It is of the same origin as the previous one, but in this case the steam application is longer. As a result, green tea has a more intense flavor and the strands are darker. The astringent sensation left on the palate when drinking common Sencha green tea is eliminated.
Gyokuro (Jade Dew):
Of a paler color than the previous ones, it has a less astringent and sweeter flavor. This is due to the fact that the branches of the bush are covered with special cloth a week before the harvest. By receiving less sun, the production of catechins decreases and the concentration of amino acids increases, hence the changes in color and flavor respectively.
Kabusecha (covered tea):
The new leaves grow in the shade throughout the season, obtaining an even more delicate tea, but darker in color.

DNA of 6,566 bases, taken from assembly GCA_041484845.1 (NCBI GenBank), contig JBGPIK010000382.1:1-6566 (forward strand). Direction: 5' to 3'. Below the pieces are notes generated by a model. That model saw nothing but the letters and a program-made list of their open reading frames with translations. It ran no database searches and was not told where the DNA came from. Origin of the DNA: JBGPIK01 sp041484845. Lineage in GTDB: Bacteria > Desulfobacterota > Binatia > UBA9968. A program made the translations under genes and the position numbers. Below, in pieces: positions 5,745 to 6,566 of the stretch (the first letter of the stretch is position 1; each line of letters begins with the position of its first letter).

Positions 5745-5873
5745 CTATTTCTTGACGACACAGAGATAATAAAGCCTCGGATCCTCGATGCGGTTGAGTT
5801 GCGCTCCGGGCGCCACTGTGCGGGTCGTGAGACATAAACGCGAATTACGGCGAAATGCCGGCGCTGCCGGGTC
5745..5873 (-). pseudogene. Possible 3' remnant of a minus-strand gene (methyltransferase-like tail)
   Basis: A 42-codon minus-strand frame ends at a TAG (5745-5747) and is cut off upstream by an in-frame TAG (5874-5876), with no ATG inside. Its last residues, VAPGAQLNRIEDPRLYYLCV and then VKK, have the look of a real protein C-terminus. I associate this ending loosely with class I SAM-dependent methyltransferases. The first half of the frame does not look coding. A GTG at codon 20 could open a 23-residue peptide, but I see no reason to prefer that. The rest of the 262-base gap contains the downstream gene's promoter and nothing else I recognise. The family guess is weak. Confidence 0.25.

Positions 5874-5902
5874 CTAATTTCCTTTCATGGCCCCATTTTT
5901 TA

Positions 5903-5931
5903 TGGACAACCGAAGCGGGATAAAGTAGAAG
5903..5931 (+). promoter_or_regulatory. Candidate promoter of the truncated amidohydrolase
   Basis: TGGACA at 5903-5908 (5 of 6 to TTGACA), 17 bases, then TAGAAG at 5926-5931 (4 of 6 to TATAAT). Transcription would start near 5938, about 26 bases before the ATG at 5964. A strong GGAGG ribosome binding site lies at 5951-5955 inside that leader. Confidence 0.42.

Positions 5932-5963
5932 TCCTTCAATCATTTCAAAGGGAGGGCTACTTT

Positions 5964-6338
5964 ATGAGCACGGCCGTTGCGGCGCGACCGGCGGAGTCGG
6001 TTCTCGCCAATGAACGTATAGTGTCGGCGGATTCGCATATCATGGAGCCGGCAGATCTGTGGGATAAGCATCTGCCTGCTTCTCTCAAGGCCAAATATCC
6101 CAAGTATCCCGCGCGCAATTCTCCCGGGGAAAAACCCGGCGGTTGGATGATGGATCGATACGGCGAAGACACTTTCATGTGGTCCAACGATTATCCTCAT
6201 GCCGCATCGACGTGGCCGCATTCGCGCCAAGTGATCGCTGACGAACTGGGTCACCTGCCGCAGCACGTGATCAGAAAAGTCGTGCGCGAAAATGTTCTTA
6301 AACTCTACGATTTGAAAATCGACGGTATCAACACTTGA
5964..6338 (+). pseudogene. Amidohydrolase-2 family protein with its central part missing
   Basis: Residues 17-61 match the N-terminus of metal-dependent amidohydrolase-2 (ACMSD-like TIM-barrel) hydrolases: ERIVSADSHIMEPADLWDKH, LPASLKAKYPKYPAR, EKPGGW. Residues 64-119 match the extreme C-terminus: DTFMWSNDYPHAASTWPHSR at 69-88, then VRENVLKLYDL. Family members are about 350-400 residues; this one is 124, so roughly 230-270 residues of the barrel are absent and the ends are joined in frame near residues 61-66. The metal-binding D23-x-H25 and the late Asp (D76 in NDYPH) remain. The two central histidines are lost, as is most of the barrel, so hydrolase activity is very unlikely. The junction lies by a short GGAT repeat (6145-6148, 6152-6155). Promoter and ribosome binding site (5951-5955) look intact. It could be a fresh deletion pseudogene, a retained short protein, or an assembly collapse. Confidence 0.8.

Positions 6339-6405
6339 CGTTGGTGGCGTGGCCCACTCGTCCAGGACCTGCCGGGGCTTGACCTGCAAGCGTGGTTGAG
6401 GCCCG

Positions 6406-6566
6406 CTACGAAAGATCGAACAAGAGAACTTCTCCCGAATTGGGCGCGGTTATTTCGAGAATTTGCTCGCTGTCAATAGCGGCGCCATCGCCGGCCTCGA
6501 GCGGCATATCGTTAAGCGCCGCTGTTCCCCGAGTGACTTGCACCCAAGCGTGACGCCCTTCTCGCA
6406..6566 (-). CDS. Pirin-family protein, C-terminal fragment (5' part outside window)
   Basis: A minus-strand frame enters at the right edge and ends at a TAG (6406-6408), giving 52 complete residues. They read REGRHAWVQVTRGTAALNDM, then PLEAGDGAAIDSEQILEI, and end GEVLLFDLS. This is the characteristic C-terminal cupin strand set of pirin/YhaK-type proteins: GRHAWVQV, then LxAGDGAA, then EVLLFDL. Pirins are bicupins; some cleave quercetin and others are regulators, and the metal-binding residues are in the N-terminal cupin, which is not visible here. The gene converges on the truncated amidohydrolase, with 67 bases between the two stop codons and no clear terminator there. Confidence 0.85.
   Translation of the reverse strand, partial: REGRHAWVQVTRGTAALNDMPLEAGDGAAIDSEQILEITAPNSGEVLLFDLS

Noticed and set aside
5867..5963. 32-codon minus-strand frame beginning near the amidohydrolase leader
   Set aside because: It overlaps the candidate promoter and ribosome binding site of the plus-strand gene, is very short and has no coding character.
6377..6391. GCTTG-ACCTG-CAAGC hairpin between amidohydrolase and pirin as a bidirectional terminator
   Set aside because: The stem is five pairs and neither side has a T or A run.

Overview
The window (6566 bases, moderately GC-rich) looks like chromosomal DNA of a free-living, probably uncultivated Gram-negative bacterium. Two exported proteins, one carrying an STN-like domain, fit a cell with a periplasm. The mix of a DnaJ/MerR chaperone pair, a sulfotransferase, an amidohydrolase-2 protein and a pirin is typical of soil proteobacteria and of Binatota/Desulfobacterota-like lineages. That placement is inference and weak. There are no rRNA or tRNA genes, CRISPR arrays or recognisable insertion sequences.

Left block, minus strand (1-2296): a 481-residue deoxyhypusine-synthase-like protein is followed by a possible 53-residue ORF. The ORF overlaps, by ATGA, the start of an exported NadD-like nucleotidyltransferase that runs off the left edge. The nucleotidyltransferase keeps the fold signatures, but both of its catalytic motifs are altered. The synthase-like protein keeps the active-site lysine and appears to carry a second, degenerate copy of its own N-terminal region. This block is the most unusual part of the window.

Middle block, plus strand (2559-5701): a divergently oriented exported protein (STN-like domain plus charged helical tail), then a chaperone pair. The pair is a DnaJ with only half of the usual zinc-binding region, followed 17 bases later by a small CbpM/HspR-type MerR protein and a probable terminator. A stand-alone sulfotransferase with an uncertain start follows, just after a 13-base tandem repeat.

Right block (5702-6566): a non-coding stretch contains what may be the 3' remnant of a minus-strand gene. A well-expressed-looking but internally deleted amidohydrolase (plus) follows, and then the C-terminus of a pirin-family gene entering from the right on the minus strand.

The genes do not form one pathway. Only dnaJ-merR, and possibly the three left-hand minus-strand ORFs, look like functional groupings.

Matcha (ground tea):
This green tea is powdered just before packing. It is a high quality tea, and the one used in the famous tea ceremony . It is produced by very old tea trees (may be 100 years old).
Genmaicha (rice tea)
In this case common green tea (Sencha) is mixed in equal proportions with cooked and toasted brown rice grains. The resulting flavor is a mixture of roasted bran and a refreshing background of green tea. Since it has little caffeine, it is widely drunk by children.
Hojicha (fully toasted):
Sencha tea leaves are roasted in a pan at 200 C. Most of the caffeine is removed and the resulting tea is pale and light, ideal for children and the elderly.
Shincha (new tea):